Board of Elections director says human error likely caused Columbus Co. poll issues

Board of Elections director says human error likely caused Columbus Co. poll issues

COLUMBUS COUNTY, NC (WECT) - The midterm elections have come and gone, but polling problems that caused issues for voters in one area remain, and now election officials are trying to figure out what went wrong.

Board of Elections Director Carla Strickland said human error likely caused the initial ballot issue. She said there’s a good chance a poll worker simply forgot to grab the ballots.

“The first thing I would say to (voters) is that I’m sincerely sorry. Normally, this does not happen," Strickland said. “This is the first time that this has ever happened in my tenure here at this Board of Elections and as far as it’s concerned, explaining the situation to (voters) to the best of my ability, that is all we can do.”

The human error led state election officials to keep the precinct open almost two extra hours, until 9:20 p.m., which pushed back when county results were released.

The board waited until all polls closed to announce winners.

Strickland said about 10 to 20 voters were affected by the ballots arriving late. She said all of them were contacted before the precinct closed Tuesday night.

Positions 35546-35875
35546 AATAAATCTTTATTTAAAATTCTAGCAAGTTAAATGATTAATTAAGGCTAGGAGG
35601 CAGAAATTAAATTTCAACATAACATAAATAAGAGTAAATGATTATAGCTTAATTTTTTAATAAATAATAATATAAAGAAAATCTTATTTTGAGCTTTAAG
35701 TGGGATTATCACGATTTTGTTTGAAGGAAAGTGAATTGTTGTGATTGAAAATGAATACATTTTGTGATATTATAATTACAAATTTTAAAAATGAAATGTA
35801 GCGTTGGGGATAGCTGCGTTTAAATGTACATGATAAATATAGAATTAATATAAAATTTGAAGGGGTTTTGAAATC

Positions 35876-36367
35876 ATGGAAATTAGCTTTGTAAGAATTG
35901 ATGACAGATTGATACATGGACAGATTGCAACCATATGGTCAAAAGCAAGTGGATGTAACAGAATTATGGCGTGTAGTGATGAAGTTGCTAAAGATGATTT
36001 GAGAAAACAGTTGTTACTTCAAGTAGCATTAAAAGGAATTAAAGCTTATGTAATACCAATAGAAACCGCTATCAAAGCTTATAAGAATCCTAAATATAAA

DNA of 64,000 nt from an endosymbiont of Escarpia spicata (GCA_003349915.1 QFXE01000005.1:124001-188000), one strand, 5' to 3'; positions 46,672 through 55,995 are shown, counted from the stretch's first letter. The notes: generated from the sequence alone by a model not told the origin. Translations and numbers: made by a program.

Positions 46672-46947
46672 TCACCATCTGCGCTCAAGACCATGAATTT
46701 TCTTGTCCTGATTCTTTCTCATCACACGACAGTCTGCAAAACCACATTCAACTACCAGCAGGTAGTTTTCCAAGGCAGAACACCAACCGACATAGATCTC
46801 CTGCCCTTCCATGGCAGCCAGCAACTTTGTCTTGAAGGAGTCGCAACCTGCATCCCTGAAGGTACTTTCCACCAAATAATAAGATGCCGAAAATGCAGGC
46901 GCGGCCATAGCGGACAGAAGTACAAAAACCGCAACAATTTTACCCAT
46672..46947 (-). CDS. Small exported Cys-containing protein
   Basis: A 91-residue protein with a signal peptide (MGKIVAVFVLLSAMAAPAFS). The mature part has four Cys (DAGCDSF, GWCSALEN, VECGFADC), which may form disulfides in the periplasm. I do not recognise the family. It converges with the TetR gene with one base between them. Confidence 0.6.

According to state officials, poll workers didn’t follow protocol taking down all the names of voters affected, but Strickland said they went back into the system to find those voters. When people come to vote, they check in, so she said she was able to download the data log from South Williams and identify most of the people affected.

Strickland said they’ll count the provisional ballots this week, and canvas to make sure the results are accurate.

“We have to canvas everything that we have received to ensure that it is accurate and correct," she said. “Once that is done, then we will look at, why did this happen and what can we do to ensure that it doesn’t happen again?

“Everybody who works here, the elections process is very important to them, as it is to me," Strickland added. “Making sure that they are fair, that they are transparent and ensuring that the voters can trust everything that we do and basically in any given situation, you always have to take in human error. ... That‘s why we have all of these cross checks to ensure that everything is accurate.”

Strickland said the board won’t have any definite answers for why the ballots weren’t at the polling place until after the investigation, which will start in the next two weeks.

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